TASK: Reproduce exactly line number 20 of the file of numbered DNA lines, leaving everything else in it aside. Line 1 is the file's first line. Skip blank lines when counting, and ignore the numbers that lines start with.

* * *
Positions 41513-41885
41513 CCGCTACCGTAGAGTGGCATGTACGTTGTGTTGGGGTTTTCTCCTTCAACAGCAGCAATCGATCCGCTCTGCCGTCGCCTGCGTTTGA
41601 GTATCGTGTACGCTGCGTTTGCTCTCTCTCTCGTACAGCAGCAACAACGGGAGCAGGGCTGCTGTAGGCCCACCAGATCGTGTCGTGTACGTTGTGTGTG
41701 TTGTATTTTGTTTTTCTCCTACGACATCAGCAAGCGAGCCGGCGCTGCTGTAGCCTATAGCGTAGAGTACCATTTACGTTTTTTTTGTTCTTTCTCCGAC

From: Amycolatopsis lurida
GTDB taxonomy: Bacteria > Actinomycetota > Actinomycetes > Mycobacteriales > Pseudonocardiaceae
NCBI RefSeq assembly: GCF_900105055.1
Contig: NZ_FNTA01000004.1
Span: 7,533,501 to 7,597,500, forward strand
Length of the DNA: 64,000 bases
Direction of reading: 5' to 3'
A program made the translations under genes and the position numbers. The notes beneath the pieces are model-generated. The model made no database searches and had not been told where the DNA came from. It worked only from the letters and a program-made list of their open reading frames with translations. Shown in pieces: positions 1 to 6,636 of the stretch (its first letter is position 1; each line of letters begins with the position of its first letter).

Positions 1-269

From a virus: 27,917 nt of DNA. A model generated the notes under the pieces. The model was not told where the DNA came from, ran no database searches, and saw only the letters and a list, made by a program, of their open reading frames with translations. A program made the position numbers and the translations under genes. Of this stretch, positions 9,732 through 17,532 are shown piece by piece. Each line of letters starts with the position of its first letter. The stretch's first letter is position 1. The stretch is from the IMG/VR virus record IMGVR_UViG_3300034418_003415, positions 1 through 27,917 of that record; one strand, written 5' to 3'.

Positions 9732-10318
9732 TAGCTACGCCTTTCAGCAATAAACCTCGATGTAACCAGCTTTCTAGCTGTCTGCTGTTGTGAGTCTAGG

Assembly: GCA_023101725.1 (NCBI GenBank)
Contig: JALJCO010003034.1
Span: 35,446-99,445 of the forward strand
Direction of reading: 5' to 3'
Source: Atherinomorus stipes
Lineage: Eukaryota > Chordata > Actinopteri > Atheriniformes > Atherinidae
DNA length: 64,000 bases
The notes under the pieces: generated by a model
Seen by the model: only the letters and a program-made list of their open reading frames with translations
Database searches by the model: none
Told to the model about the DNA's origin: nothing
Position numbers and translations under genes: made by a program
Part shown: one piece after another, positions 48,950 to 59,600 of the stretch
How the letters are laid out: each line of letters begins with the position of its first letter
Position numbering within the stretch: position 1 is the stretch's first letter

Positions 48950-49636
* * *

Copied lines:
Direction of reading: 5' to 3'